Anyhow, you also know that back in May I lost my wallet and had to replace all of the identification anyhow. And in so doing, I discovered that it really wouldn’t take that much doing to replace the ID, that my Social Security number would remain unchanged (I was always under the impression for some reason that they had to issue you a new number), and that once those two were knocked out, everything else (and “everything else” really just means my medical and dental insurance cards, since my debit and credit cards and such are already under my preferred name) would really fall into place.

Then, as I am wont to do, I forgot about it for a while.

Well, I’m on my 100-day contractor break from Microsoft right now, which has given me some time to re-think-about things that I have forgotten in the hustle and bustle of normal life. So I’m sitting at home on Sunday, surfing around, and just on a whim I decide to see what it would entail. And I found that it basically comes down to three forms (two of which I could fill out online via Adobe Reader before printing ’em out, yay for not having to deal with my crappy handwriting!), about $140 spread between three agencies, and a quick drive over to the district court just up the road from me a little in Shoreline. Since I’m between contracts, this would be a REALLY good time to do it, if I’m ever gonna do it at all.

This Tuesday comes, and for various reasons I happen to be up and actually prepared to run errands and such much earlier than I ordinarily would be, so I take a deep breath and decide to do it. Quickie thing, right? Go to the courthouse, drop off the papers, write ’em a check, and in a few weeks I get a letter with a stamp on it that says I’m Christopher John Lemon now.

As it happens, not so much.

I go in, find the appropriate window, and the nice lady behind said window processes some paperwork and accepts my check and what-not. After a while, she says “Okay, you’re all set up, you just need to walk down to Courtroom 1 and wait for the judge to call your name.”

(Please enjoy this picture of the O RLY? owl. I’d put him inline, but it breaks up the flow. And I’m all abouts da flow.)

Well, okay then. I had nowhere urgent to be, so no big deal. I walk into a very full courtroom, and since there is nowhere to sit, I stand near the back, and watch two or three cases where people convicted of DUI are trying to plead down their sentences with the usual excuses you would expect: “Oh, I’ve gone through the program, I’m a changed (wo)man, I need to be able to work so I can pay off the rest of the fine.” The first lady was in on her third DUI. The judge did not execute her there and then. I was disappointed.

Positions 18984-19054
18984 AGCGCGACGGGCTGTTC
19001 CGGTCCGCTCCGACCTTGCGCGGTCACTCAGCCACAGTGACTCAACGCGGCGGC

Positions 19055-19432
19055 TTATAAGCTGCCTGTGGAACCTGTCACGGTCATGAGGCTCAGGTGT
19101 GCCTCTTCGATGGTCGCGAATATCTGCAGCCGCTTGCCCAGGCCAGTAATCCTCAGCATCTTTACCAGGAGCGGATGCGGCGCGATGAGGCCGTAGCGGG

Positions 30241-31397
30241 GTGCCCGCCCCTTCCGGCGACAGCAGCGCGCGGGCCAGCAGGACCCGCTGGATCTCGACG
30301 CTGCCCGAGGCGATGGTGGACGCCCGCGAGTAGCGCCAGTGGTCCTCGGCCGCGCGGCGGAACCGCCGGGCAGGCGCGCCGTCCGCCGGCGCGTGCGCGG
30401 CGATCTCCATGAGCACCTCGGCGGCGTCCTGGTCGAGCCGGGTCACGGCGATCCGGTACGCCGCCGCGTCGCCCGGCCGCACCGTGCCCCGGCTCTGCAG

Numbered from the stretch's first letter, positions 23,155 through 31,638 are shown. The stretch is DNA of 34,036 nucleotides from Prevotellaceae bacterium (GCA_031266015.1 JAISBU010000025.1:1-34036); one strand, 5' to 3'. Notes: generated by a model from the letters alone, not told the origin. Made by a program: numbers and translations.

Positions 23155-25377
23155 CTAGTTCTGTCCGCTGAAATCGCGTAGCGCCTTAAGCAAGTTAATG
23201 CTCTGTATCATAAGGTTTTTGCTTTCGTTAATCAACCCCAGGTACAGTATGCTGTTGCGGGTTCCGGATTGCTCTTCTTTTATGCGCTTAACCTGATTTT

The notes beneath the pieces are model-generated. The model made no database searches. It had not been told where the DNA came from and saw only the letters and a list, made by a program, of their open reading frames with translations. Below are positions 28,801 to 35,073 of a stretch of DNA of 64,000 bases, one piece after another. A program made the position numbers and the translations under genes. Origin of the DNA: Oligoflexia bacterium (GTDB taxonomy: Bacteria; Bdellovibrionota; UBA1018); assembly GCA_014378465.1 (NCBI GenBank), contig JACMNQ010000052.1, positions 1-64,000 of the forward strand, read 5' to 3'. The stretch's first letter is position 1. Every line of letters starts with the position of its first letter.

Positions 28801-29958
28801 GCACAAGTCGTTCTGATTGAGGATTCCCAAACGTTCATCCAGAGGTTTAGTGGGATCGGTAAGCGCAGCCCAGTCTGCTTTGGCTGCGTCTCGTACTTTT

Finally someone gets called, and it leaves an empty seat in the gallery, so I sit down. He’s yet another DUI case, and part of his excuse for not wanting to serve jail time was that he had “hepatitis and an chronic upper-respiratory infection.”

And here I am, sitting in the airspace he just vacated. Great.

Anyhow, they muddle through these (and let me tell you, the wheels of justice could definitely use a little oiling, at least in Shoreline) and the judge calls for “Jon Lemon.” And I cringe and step forward, but in the back of my head I’m feeling kinda smug in the knowledge that this is the LAST time that will happen.

And the wheels of justice whirr into overdrive: I raise my right hand and solemnly swear that I’m not changing my name to dodge creditors or arrest warrants (Shh! Don’t tell them!), Hizzoner congratulates me and sends me back to the window to pick up my copy of the court order form I submitted, and Jon Christopher Lemon walks out of the King County District Court (East Division, Shoreline Courthouse) as Christopher John Lemon. Felt a little weird, mainly because of the immediacy…’member, I was expecting it to happen in a couple weeks through the mail, but here it is, boom, done, final answer, Regis, thanks for playing, and don’t let the door hit ya where the Good Lord split ya.

On the way home I decide to swing by the Social Security office, figuring that whatever birds I can kill with this stone would be worthwhile. Surprisingly, pretty painless…confirmed my number and address, showed ’em the court order and ID, and I was out the door in about fifteen minutes, most of that wait-time.

Today, feeling a little less ambitious than yesterday, but ambitious nonetheless, I decide to go to the DOL (what you folks in other states know as the DMV…I think it’s different here because they’re privatized the vehicle registration side of the equation) and get the Holy Grail of this whole thing, the new driver’s license. Photo ID, baybee.


I go to the one in Greenwood, just down the road from me, because I figure it’s close by, and how long could it take, right?